Baltimore State’s Attorney Marilyn Mosby is now facing two more lawsuits from Baltimore police officers charged in the death of Freddie Gray.
A federal judge unsealed court documents Tuesday that show Officers Garrett Miller and Edward Nero filed a joint suit against Mosby and Maj. Samuel Cogen of the Baltimore City Sheriff’s Office, the Baltimore Sun reports. The suit alleges false imprisonment, defamation and violation of constitutional rights, claiming the charges filed against the officers were trumped up in an effort to quell anger after the Baltimore riots.
In addition to that suit, Lt. Brian Rice filed suit against Mosby and Cogen for false imprisonment, defamation of character, and violation of rights. The suit, which was unsealed Monday, points to the press conference where Mosby made heated rhetoric about the case.
These new suits come after news broke that Sgt. Alicia White and Officer William Porter filed suit against Mosby and Cogen of the Baltimore Sheriff’s office for defamation and invasion of privacy. The suit alleges Mosby and Cogen knew the charges were trumped up, but filed them anyway to quell the riots that had ravaged the city.
Michael Glass, the lawyer for Porter and White’s suit, told The Daily Caller News Foundation that he plans to amend the lawsuit to include “likely a count of malicious prosecution, false arrest, false imprisonment, violation of the Maryland declaration of rights, article 24 and 26.” He said they’re currently working on modifying the complaint, and the changes will be official in the next few weeks, likely by the end of June.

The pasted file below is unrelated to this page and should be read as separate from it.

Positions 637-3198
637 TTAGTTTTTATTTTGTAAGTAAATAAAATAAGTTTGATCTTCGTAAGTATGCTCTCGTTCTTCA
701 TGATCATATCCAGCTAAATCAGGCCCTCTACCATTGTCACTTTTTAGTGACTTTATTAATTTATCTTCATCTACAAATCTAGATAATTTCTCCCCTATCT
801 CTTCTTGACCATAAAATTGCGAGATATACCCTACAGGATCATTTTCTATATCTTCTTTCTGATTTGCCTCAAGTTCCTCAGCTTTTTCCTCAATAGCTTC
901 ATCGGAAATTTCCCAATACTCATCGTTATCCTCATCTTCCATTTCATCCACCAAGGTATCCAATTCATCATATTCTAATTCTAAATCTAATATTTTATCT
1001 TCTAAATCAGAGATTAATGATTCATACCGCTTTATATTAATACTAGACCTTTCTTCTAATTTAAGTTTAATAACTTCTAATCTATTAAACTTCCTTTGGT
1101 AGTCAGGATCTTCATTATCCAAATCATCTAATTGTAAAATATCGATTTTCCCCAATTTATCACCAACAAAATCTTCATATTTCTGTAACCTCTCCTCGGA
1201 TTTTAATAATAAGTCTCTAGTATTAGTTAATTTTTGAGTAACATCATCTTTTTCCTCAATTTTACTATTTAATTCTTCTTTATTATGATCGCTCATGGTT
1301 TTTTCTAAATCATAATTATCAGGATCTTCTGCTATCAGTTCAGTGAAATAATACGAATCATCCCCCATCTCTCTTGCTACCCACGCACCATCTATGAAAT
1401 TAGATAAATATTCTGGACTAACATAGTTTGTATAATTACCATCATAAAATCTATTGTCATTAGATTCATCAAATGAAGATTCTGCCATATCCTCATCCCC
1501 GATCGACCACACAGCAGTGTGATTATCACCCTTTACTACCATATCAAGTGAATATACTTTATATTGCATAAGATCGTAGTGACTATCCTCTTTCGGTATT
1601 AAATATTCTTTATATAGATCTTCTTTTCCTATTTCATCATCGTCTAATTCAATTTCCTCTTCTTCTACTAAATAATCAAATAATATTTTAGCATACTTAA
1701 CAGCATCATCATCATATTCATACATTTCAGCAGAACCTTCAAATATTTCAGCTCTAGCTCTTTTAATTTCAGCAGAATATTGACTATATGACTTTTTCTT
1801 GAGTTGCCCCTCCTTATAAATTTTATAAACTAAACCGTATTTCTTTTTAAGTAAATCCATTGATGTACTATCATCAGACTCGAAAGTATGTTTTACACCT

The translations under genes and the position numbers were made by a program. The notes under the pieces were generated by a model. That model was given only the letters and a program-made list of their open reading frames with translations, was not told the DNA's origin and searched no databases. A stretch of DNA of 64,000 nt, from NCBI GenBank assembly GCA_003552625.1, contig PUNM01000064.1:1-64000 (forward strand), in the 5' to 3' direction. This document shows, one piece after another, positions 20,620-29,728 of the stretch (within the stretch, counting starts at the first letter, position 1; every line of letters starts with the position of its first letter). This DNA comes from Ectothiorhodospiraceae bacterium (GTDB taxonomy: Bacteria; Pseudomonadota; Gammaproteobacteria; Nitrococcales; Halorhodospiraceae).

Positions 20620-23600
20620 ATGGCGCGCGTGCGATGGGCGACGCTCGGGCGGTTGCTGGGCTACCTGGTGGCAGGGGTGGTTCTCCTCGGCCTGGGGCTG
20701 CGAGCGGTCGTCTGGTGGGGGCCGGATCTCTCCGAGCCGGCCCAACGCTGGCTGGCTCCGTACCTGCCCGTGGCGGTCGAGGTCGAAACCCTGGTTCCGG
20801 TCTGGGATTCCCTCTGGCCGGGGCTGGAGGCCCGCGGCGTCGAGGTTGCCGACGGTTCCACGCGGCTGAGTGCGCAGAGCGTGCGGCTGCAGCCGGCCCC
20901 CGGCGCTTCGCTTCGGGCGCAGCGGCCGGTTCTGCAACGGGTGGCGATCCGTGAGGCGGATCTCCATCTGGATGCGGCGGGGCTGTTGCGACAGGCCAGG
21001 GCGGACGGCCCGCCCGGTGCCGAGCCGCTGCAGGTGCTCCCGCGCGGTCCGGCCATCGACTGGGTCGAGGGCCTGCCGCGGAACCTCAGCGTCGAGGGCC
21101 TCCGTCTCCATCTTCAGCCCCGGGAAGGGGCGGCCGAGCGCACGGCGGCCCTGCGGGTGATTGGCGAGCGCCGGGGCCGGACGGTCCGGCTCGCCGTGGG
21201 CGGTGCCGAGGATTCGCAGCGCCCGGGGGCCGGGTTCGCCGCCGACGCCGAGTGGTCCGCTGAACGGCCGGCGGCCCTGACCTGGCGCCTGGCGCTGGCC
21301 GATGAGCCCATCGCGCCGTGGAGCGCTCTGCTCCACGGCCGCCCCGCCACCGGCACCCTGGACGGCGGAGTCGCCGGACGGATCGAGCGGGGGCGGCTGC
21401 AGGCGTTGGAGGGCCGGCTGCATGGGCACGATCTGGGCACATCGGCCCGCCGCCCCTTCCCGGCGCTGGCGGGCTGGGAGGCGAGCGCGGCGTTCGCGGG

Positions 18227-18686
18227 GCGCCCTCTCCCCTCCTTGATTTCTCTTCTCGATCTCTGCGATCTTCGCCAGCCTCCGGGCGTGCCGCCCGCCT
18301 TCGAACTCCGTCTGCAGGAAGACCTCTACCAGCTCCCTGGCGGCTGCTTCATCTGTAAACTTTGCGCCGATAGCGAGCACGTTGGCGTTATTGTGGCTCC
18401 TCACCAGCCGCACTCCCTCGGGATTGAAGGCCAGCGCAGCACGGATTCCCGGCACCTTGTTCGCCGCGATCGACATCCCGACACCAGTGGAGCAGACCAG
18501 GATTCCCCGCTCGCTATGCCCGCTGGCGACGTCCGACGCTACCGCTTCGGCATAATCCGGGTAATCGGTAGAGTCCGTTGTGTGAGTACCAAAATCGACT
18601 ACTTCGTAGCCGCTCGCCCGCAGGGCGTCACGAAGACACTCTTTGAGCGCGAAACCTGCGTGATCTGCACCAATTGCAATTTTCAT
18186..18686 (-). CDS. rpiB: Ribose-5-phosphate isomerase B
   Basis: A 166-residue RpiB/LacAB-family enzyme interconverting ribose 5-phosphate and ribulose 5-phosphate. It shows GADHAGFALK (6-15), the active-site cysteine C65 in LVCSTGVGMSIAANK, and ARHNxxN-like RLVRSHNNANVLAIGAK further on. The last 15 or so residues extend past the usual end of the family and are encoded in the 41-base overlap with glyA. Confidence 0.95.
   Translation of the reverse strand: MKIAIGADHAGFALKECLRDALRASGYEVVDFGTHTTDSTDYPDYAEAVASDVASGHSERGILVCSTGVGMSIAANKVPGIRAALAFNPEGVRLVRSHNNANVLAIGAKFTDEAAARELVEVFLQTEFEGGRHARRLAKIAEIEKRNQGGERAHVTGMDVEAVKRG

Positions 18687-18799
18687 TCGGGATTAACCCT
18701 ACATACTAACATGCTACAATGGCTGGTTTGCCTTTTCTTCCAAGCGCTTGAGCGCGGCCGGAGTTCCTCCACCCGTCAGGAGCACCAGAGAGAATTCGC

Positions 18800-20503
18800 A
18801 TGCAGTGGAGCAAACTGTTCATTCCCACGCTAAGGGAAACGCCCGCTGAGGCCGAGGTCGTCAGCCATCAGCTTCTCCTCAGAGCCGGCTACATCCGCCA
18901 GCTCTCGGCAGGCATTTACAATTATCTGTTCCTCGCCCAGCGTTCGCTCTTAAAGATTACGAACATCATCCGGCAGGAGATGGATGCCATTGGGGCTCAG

“These six officers were essentially sacrificed,” Glass told TheDCNF. “Alicia White, she’s accused of murder, she never touched Mr. Gray.”
The barrage of lawsuits prove a complication in the case and an extra headache for Mosby and Cogen, who could turn against each other in an attempt to settle.
The officers argue that during the press conference announcing the charges, Mosby revealed her false motives. Mosby raised eyebrows by appealing to the angry residents of Baltimore, many of whom had just protested and rioted. “I heard your calls for, ‘No Justice, No peace,’” she said. “Your peace is sincerely needed as I work to deliver justice on behalf of this young man.”
Glass argues that when Mosby used this rhetoric and filed charges to quell the riots, she acted outside her role as a prosecutor and thus should not be protected by the immunity usually due to the position. He said he believes new facts obtained through the discovery process will reveal damning conversations exposing the motives behind charging the officers.
“We believe there were certain communications among some pretty key players that suggest that these charges were brought not based on the evidence but based on an agenda which was to quell the riots at a time when there was a lot of unrest and it was a pretty volatile situation,” Glass told TheDCNF.
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